Most proteases are synthesized in the cell as precursor-containing propeptides. These structural elements can determine the folding of the cognate protein, function as an inhibitor/activator peptide, mediate enzyme sorting, and mediate the protease interaction with other molecules and supramolecular structures. The data presented in this review demonstrate modulatory activity of propeptides irrespective of the specific mechanism of action. Changes in propeptide structure, sometimes minor, can crucially alter protein function in the living organism. Modulatory activity coupled with high variation allows us to consider propeptides as specific evolutionary modules that can transform biological properties of proteases without significant changes in the highly conserved catalytic domains. As the considered properties of propeptides are not unique to proteases, propeptide-mediated evolution seems to be a universal biological mechanism.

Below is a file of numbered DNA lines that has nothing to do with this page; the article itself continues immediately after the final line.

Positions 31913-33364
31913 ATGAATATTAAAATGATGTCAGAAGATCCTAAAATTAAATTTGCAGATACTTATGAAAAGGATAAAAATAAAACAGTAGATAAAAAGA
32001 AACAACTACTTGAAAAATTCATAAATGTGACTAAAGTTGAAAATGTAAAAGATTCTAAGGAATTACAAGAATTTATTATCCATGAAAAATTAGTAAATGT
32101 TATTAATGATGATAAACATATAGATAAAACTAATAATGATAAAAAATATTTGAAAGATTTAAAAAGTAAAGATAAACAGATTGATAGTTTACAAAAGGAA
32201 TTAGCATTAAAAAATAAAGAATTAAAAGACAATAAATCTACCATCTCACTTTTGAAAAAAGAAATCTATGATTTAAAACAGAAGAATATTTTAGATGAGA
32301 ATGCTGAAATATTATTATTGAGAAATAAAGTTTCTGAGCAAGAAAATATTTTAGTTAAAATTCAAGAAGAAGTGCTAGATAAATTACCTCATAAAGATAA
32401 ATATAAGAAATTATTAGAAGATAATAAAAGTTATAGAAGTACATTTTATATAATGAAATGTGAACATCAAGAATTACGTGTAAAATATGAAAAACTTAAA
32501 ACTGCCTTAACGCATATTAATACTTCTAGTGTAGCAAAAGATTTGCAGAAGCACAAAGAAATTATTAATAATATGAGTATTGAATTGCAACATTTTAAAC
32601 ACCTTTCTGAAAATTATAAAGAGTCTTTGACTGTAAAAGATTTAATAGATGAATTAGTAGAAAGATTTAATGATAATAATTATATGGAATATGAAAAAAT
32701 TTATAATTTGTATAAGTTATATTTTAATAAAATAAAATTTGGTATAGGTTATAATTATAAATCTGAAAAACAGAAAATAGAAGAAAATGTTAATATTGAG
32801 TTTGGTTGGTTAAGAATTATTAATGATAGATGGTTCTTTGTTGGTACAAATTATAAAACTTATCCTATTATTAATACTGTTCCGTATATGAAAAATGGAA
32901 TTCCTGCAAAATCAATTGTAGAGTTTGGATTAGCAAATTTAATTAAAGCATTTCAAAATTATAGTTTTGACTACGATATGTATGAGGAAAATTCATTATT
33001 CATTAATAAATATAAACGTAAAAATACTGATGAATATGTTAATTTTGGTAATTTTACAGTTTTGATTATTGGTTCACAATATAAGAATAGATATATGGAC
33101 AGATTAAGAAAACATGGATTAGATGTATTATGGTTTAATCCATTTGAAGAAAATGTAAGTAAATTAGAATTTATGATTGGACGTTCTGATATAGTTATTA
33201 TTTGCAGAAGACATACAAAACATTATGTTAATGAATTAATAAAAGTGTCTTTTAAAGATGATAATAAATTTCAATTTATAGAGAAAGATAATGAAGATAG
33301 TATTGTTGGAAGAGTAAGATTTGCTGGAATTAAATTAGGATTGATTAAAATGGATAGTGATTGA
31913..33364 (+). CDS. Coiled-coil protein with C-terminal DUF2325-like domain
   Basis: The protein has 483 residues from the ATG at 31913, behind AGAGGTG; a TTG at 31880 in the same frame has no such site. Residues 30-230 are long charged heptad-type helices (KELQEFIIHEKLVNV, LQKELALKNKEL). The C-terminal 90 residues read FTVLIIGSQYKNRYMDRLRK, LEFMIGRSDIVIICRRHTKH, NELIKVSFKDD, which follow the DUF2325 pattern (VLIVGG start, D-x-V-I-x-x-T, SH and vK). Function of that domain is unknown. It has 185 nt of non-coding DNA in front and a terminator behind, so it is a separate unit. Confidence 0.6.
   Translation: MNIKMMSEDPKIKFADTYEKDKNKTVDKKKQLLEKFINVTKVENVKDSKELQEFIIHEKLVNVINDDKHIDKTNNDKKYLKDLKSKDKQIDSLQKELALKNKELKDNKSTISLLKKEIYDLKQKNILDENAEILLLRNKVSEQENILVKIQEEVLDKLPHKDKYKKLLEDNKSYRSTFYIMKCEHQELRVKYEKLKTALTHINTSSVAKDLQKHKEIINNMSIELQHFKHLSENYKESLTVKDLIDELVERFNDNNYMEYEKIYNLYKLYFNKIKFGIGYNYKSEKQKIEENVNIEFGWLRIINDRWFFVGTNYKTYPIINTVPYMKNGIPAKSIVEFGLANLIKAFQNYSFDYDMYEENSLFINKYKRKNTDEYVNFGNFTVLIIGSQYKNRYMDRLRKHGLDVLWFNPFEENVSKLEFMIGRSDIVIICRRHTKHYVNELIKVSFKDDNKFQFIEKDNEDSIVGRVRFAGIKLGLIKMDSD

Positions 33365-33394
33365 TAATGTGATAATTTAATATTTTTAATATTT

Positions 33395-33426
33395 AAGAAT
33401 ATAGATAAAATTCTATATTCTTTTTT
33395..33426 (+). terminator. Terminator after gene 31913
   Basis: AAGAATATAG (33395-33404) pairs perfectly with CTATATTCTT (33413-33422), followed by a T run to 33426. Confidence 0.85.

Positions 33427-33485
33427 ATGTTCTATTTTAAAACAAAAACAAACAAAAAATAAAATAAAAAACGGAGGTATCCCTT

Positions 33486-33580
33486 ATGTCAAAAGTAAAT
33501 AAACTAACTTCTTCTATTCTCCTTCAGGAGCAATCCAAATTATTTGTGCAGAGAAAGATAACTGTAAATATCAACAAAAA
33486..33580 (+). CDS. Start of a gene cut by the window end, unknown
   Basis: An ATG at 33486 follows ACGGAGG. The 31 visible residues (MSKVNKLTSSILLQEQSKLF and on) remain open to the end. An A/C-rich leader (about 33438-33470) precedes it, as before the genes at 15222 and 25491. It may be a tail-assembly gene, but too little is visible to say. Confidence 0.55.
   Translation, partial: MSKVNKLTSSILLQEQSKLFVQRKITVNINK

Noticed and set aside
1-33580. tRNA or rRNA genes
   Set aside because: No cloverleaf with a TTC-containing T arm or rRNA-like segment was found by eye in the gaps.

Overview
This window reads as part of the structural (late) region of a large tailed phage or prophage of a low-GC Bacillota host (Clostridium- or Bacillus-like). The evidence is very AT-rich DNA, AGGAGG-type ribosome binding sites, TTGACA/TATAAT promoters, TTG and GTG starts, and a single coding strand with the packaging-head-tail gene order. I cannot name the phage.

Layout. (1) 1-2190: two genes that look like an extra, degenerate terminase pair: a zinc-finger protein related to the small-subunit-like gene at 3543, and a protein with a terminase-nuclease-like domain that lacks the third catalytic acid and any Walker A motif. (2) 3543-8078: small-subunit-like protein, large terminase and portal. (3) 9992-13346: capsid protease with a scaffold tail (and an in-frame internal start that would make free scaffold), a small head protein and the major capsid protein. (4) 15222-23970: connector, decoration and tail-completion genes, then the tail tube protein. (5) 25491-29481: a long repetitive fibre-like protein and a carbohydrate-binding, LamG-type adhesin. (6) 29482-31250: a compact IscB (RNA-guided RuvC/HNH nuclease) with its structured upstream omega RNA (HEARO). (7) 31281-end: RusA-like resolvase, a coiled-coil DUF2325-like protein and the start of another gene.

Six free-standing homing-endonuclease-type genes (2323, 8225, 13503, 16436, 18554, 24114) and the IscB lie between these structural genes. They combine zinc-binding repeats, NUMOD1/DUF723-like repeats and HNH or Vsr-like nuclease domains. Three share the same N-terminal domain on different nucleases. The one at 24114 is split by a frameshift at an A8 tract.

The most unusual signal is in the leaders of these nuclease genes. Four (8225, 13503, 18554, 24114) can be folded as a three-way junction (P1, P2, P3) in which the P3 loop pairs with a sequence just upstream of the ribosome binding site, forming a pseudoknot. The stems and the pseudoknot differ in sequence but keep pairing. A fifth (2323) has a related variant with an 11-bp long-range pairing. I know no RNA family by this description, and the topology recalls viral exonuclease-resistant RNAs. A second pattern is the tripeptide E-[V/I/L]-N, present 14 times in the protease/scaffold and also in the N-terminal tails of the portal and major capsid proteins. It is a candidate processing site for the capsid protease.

BioMolecular Concepts is a peer-reviewed journal fostering the integration of different fields of biomolecular research. The journal provides expert summaries and conclusive extensions of research data leading to new and original, testable hypotheses. Aspects of research that can promote related fields and lead to novel insight into biological mechanisms are of special interest.